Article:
Incoming labour chief Ng Chee Meng has mooted the idea of a committee to better support older workers, as Singapore grapples with an ageing workforce.
Mr Ng, making his first speech in Parliament yesterday as deputy secretary-general of NTUC, said this tripartite committee will look at ways to help mature workers to continue working if they choose to.
The committee will comprise representatives from the Government, the labour movement and companies.
Older workers are one of three groups of workers that Mr Ng said he wants to focus on. The other two are low-wage workers and middle-aged, middle-income workers.
While older workers might want to stay employed, the real question is whether employers are willing to hire senior workers, instead of having the fixed mindset that these workers are a burden, more expensive and untrainable, said Mr Ng, who is expected to succeed Trade and Industry Minister Chan Chun Sing as labour chief.
"Union leaders and I are worried for this group of workers," he said during the debate on the President's Address. "For many of them, the job is essential - just like us, they have expenses, mortgages, and dependants relying on them."
There are some government initiatives in place to help older workers, he said, pointing to WorkPro, which gives employers funding support to redesign their workplaces into more elderly-friendly spaces.
Union leaders and I are worried for this group of workers. For many of them, the job is essential - just like us, they have expenses, mortgages, and dependants relying on them.
INCOMING LABOUR CHIEF NG CHEE MENG, on older workers who want to continue working.
There is also the Special Employment Credit, which subsidises the net cost of employing mature workers. But more can be done, he added.
For example, he said the Government should empower the Tripartite Alliance for Fair and Progressive Employment Practices (Tafep) to look into workplace discrimination and do more to tackle the issue.
As for low-wage workers, Mr Ng noted that while the Progressive Wage model has done much to alleviate the hardship of such workers in the cleaning, security and landscape sectors since it was introduced in 2012, there are other sectors with low wage growth.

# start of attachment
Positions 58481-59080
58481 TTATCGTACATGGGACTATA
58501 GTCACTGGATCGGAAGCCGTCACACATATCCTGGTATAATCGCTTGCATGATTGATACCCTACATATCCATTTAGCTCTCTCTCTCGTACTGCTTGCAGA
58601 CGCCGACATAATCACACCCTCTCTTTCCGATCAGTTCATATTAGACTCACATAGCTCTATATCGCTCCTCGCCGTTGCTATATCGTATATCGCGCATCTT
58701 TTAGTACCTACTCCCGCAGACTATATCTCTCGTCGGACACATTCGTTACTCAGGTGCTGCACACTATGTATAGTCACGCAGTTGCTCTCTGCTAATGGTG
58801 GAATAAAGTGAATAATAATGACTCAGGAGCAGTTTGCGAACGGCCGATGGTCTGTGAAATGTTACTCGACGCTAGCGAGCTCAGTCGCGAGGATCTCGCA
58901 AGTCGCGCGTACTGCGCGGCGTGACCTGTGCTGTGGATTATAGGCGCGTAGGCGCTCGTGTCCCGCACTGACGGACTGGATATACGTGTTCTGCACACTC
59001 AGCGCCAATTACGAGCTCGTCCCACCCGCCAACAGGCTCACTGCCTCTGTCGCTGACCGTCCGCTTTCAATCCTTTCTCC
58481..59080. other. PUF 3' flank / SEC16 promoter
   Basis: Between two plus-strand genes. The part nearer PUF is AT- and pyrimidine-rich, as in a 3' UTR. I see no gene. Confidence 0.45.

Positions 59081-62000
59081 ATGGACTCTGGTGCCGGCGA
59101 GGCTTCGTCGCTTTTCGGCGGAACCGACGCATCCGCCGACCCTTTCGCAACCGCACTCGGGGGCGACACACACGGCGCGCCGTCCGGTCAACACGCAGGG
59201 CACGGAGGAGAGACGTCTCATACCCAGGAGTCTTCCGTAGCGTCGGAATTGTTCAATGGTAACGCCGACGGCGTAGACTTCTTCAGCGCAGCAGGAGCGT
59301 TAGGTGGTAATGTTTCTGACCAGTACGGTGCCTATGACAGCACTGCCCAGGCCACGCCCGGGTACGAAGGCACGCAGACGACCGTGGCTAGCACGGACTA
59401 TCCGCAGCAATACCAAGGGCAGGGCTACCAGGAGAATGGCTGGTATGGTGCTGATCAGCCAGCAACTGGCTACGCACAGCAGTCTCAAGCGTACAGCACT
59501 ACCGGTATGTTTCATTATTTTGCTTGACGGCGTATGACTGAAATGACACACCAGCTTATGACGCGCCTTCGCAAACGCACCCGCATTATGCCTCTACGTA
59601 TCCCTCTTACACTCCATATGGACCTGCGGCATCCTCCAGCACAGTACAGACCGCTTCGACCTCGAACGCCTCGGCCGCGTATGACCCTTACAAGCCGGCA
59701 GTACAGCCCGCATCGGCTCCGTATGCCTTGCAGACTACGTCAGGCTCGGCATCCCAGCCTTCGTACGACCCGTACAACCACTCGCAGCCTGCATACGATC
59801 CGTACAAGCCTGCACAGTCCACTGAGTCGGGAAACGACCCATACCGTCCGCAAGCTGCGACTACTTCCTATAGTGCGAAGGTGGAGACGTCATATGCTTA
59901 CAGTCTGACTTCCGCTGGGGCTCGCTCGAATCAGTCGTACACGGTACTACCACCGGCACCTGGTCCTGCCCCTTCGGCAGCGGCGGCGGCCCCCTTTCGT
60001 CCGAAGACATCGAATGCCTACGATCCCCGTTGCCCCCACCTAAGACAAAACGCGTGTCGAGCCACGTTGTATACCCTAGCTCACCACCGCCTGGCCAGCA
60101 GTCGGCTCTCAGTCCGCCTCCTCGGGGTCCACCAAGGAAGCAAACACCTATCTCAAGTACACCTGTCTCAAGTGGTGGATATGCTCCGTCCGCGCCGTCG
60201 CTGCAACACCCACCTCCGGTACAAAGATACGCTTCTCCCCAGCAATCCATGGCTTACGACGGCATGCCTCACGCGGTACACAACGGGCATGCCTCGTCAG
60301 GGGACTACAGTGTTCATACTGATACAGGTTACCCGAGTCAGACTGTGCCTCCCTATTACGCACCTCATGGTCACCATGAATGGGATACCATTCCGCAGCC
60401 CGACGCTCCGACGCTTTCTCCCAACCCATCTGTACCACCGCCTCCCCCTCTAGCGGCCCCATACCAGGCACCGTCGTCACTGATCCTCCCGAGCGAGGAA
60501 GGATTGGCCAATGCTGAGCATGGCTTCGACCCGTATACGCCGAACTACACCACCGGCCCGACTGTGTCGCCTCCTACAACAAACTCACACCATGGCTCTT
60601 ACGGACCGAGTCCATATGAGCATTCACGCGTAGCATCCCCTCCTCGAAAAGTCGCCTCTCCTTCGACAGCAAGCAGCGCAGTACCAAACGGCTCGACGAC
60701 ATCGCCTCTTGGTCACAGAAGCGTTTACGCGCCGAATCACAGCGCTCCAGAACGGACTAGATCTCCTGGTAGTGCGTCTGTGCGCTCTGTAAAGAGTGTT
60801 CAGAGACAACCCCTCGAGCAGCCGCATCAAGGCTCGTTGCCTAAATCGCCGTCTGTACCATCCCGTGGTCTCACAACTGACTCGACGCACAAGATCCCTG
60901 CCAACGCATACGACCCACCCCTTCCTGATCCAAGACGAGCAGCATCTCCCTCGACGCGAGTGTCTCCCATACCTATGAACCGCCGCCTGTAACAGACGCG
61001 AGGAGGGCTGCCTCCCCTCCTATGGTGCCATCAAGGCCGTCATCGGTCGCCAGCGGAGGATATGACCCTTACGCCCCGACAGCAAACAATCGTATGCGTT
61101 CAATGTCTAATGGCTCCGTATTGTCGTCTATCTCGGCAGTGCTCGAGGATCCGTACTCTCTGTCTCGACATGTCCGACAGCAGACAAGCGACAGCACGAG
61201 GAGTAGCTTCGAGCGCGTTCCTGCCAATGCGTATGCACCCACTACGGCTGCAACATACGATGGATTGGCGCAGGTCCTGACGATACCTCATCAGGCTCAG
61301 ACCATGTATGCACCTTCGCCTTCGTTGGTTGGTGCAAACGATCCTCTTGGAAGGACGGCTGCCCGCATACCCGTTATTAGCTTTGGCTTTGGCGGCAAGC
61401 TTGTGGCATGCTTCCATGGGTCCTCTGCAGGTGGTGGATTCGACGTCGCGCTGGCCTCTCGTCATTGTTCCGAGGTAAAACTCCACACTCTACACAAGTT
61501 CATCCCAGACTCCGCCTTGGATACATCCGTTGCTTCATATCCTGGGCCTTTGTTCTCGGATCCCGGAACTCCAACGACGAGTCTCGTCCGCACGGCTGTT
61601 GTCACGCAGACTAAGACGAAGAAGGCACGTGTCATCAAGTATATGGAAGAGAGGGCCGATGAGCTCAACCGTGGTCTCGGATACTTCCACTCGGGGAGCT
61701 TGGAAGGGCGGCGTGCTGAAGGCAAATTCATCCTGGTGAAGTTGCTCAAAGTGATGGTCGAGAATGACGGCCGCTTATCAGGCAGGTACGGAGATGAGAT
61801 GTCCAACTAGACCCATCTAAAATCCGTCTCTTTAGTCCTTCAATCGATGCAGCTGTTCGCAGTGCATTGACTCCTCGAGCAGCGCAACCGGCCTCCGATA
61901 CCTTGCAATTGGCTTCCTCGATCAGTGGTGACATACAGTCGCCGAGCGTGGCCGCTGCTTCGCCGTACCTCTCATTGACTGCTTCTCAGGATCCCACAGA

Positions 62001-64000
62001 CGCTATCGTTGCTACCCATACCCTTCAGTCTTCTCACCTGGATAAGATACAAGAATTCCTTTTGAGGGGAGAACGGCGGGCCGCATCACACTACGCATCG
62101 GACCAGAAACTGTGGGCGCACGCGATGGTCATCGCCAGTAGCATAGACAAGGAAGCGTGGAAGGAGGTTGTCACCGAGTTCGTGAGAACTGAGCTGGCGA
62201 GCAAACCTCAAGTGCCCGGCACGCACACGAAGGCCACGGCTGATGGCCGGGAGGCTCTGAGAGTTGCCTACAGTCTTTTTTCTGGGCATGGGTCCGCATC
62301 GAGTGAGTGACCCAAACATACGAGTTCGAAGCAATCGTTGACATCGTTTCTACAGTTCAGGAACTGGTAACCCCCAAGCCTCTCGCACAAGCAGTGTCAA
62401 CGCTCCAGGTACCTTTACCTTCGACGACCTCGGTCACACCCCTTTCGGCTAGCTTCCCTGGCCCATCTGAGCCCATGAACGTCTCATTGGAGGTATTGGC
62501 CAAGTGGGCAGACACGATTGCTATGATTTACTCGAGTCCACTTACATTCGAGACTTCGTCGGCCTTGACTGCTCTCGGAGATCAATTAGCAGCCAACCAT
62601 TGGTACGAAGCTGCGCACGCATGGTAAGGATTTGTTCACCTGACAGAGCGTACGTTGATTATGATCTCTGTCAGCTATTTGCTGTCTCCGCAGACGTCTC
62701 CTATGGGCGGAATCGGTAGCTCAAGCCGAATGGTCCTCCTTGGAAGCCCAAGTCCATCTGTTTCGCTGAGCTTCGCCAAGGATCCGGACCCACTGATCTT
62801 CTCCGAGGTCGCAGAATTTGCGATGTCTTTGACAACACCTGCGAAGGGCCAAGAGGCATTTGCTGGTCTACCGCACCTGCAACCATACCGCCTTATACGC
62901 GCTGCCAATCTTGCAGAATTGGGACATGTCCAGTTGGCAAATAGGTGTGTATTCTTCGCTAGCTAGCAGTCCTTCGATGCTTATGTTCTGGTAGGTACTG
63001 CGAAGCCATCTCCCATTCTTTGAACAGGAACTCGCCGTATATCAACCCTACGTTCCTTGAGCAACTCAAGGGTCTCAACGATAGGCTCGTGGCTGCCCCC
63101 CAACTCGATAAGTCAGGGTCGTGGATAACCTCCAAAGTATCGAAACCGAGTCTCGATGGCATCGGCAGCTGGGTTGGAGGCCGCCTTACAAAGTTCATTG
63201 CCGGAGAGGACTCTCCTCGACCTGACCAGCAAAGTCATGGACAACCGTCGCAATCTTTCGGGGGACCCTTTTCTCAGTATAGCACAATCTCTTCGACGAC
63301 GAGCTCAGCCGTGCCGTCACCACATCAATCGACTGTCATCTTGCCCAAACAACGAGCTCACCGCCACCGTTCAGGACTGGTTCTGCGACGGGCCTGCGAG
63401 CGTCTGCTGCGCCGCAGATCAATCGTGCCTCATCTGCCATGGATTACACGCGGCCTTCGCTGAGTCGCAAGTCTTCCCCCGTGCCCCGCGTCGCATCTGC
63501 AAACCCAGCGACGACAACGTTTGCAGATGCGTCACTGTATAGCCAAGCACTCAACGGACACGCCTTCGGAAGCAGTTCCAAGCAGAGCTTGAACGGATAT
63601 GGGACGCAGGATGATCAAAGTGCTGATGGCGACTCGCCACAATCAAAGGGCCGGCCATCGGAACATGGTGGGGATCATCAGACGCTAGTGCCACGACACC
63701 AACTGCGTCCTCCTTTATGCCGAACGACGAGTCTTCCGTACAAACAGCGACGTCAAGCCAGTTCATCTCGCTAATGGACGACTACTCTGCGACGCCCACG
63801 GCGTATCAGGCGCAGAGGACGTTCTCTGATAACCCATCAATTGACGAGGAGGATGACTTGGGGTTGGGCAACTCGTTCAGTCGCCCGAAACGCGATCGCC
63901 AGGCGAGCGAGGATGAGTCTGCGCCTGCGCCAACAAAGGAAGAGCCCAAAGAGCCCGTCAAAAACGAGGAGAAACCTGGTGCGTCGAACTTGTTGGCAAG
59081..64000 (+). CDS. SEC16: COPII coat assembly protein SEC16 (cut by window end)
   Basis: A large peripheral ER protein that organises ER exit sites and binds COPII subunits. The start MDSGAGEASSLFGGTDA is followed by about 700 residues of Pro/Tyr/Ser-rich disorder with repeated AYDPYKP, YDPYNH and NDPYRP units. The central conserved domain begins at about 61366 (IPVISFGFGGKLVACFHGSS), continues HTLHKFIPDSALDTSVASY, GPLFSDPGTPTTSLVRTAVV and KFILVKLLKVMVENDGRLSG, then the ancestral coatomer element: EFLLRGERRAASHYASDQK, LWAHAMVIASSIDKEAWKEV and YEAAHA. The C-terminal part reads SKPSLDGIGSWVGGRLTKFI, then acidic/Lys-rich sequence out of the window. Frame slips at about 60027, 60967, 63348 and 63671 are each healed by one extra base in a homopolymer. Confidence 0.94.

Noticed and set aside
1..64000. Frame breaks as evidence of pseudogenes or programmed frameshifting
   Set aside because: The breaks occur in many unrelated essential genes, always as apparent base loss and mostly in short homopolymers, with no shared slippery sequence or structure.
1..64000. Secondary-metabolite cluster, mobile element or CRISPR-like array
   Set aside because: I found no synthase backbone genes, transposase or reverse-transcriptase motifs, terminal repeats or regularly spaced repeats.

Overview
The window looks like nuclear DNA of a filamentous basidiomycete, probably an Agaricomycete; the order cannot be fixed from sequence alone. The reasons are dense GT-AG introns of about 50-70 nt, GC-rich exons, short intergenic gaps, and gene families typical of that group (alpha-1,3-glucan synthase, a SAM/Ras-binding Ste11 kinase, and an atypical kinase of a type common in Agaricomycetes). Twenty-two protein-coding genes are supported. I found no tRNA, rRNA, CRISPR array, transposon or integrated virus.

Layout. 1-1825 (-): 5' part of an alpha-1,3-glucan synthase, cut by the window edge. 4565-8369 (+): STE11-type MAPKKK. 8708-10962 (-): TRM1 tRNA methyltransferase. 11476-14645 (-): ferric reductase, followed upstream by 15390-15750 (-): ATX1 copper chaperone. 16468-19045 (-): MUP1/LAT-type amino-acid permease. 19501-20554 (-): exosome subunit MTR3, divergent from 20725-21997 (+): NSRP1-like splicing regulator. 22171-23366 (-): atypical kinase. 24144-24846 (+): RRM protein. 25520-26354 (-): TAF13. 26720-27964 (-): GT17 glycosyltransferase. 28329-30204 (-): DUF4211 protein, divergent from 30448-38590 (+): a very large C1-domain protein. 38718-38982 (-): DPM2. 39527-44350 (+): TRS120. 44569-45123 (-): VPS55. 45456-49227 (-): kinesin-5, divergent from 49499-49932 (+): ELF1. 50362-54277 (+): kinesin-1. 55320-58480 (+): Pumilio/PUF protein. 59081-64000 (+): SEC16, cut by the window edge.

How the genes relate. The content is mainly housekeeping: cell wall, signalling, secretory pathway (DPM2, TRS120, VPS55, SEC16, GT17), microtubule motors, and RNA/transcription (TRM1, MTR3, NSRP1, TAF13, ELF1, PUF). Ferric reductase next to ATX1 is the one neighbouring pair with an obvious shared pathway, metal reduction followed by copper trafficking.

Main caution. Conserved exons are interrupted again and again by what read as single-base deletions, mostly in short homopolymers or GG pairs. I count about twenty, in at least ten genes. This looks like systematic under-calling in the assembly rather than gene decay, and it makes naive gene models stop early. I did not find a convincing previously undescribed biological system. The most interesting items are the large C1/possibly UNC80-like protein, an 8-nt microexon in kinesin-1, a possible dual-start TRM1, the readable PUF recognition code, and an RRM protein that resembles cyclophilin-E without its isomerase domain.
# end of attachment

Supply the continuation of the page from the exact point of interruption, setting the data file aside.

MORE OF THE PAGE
He proposed expanding the use of the Inclusive Growth Programme (IGP) and finding ways to support more workers.
The IGP is a fund that helps companies kick-start productivity projects, in return for sharing the productivity gains with their workers through higher wages.
"We will work with the Government for better support and prevent these sectors from stagnating," he said.
Freelancers, part-timers and the self-employed are another group that needs support, he added.
As project-based employment becomes more common, the Government should ensure they enjoy Central Provident Fund protection, medical coverage and skills development.
Mr Ng also noted that some middle-aged, middle-income workers are seeing less demand for their skillsets, or lack the opportunities to progress. "They may be currently employed, but their earnings may just be sufficient to meet their needs and their income growth is not high," he said.
There are now several government schemes outlined for this group of middle-income workers.
However, there is an entrenched mindset against hiring middle-aged workers which is worrying, he said.
The labour movement will also need more support from the Government and business leaders to redesign jobs, as well as encourage workers to upgrade their skills and stay relevant to advance their careers, he added.